Why I quit the #100DaysOfCode Challenge early: time

Why I quit the #100DaysOfCode Challenge early: time


5 min read

Right off the bat, allow me to add this disclaimer: I think the 100 Days Of Code Challenge is really great.

It gets new coders to develop a daily coding habit right from the outset. And, while it may sometimes seem during those early days like little to no progress is being made, just wait until Day 30 and then look back. You may just be amazed at what you've learned in a mere month.

For inspiration, try searching #100DaysOfCode on Twitter. Here, I got you: #100DaysOfCode search

I really do not wish to prevent any others from giving this challenge a solid go and trying their utmost to complete it...

Unfortunately, as noble as the cause is, it's not necessarily a good fit for every single one of us.

I recently discovered that I'm one of them.

Before I launch into an undoubtedly fascinating diatribe on just why I called it a day on the challenge early (for the second time, I might add) allow me to answer a possible question you may have: "Who cares?"

Well, I do ๐Ÿ˜. That's the point of a personal developer blog - it's as much for me as for my readers.

Also, I doubt anyone who does not care about my reasons is still reading this post at this point... That leaves the rest of us. Hi!

Secondly, given the very large number of coders I've seen on Twitter currently taking the challenge, it's probably reasonably safe to assume that a non-zero proportion of them don't make it all the way to the end.

Perhaps, through this possibly slightly self-indulgent blog post, I can reassure them that they're not alone in not making it all to the way to the end and that others fall off too. Hey, it happens to the best of us. And me.

But let me not embrace demotivation... Fell off? Then climb right back on again and carry on! Off you go!

Follow me for more motivational tips and tricks... ๐Ÿ™„

As an aside, I've never really introduced myself properly on this blog. This may at least serve as a little bit of an 'About Me'.

Anyway, enough with the long-winded introduction. Allow me to elaborate:

Despite my best intentions and how much I enjoy nothing more than figuring out how to achieve a task in code, I simply cannot code every single day, seven days a week. Why?

  • I have a family, including children.
  • They, in turn, have what can only be described as half of a small zoo ๐Ÿ™„, requiring a fair bit of feeding, watering and cleaning.
  • I have a rather busy full-time job.
  • I'm in my final year of a correspondence honours degree.
  • I volunteer for a rather busy non-profit in wildlife conservation.
  • I write, and not just on this blog either.
  • I run. Not as much as I should, but I try.

Rule number one of the challenge, according to the official website, is:

Code minimum an hour every day for the next 100 days.

I want to code every single day. And, I usually do. Missing a day of coding is really quite rare for me, despite all my other commitments.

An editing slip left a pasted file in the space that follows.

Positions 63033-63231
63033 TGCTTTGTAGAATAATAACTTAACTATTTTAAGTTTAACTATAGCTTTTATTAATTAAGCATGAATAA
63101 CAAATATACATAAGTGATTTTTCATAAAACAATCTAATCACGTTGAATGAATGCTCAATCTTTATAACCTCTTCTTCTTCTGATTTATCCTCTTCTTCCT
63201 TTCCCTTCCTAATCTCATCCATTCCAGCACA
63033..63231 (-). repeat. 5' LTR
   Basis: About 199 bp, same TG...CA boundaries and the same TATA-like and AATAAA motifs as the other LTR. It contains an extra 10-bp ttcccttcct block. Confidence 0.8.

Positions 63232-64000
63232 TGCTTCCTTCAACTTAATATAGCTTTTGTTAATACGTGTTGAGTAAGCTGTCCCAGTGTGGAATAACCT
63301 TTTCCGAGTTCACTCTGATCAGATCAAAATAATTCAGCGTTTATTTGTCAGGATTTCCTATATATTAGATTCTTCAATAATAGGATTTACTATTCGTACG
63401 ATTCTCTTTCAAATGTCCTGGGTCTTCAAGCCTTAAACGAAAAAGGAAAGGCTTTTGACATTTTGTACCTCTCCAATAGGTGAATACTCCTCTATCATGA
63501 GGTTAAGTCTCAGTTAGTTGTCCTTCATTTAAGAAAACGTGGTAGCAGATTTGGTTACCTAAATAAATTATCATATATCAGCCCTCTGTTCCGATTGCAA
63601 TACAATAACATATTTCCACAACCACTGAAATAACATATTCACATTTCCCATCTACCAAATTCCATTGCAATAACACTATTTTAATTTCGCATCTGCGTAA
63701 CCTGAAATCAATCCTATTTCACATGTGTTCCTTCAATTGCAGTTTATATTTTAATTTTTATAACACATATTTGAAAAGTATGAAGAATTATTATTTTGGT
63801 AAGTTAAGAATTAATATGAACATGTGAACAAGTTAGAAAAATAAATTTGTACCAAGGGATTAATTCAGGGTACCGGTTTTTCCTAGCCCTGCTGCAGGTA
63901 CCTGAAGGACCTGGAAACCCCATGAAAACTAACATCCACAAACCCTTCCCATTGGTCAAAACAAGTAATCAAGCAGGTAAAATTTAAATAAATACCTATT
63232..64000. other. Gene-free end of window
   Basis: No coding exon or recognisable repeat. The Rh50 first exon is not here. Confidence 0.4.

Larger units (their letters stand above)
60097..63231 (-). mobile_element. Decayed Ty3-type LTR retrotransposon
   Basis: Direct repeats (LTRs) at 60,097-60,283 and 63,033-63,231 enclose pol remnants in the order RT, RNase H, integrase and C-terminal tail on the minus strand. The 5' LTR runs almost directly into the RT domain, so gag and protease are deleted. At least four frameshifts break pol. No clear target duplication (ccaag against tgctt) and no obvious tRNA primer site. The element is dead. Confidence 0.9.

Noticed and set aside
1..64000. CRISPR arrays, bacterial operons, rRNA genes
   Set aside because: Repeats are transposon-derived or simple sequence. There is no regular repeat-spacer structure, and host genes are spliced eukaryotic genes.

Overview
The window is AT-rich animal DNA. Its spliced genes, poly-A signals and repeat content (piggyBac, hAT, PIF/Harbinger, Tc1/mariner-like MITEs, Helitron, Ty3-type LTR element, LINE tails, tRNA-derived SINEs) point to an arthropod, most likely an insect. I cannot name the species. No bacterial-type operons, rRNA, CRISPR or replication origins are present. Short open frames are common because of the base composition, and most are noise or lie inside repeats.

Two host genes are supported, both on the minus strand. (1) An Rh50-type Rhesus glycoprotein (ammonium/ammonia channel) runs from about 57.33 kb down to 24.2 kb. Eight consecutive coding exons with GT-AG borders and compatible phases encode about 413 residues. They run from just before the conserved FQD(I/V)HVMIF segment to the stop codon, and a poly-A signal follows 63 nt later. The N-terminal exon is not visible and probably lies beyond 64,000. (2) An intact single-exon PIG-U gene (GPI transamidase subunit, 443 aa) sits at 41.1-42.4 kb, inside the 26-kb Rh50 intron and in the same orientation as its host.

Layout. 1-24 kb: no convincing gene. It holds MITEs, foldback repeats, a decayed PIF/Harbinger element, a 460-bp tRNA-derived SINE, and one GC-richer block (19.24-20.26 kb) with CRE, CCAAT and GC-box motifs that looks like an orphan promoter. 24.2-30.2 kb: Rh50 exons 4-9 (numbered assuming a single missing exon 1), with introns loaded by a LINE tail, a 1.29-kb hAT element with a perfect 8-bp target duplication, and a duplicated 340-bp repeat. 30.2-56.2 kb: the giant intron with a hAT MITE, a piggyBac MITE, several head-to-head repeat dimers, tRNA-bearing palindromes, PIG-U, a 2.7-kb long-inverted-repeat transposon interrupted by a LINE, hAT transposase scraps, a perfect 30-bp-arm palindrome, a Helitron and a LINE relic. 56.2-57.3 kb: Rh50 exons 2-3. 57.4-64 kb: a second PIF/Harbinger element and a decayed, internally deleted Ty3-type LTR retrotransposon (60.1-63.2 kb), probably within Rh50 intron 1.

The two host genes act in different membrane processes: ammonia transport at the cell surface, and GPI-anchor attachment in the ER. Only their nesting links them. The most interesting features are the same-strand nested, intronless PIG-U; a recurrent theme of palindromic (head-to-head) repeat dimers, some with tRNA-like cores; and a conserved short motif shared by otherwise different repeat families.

I want nothing more than to feel like a JavaScript wizard. When people comment that Vue is better than React (or vice versa, before I start a war...), I look forward to at least having an opinion on the topic. I want to know what Docker is. When someone mentions Kubernetes, I want to stop thinking "aren't those pelvic floor exercises?".

I just Googled the correct spelling of Kubernetes to write that. See? I still have a way to go.

I just have to accept that it may take me slighter longer than most with more time on their hands.

I'm okay with that. I have no problem with taking the scenic route to achieve something. That's why I started, and completed, my undergraduate degree in my thirties. That's why I'm currently completing an honours degree in my forties.

Later than most, but better late than never, right?

I may be rushing this post, but that's because I need to take my daughter to her ballet lesson soon. Then, it's off to walk the dogs. This evening I need to continue writing my thesis.

I'll probably find time to squeeze in a few JavaScript object coding sessions at some point. But, here's the clincher: I cannot guarantee it.

That right there is the issue. I'm no Jax Teller from Sons of Anarchy (and if my wife could stop nodding SO hard in agreement with that statement, I'd appreciate it). I believe in rules, within reason.

One of the main rules of 100 Days Of Code is to code every single day for one hundred days. Occasional missed days are tolerated, but not encouraged.

Well, I have the opportunity to go visit my friend's farm in the Northern Cape for four days soon. I have NO intention of missing that! It's all rolling low hills, wide open grasslands, that sort of thing. Picture-postcard kind of scenery. Sorry JavaScript: much as I love you, a cold beer around a roaring fire in the scenic grassland biome beats the pants off you.

That being said, that would be yet another four missed days of the challenge. To add to the missed day this past weekend. And the missed three days of the Easter long weekend.

I started this attempt on 18 March. Today is 22 April. That's ...counts on fingers... 36 days. So far I've posted up to and including Day 28 of 100. And a couple of those posts were tenuous at best with regards to what I achieved that day.

Not ideal, at least as far as the rules of the challenge go. Granted, it's not terrible either, but I know what's coming for my calendar in the next two months at work... Plus, did I mention the farm? I'm really looking forward to going to the farm.

Meh. So be it.

Besides, do you know what we call people who code most days, but not all?


Regular old 'coders'.

Or 'developers', if you prefer.

I'm more than happy to just be called either one of those.

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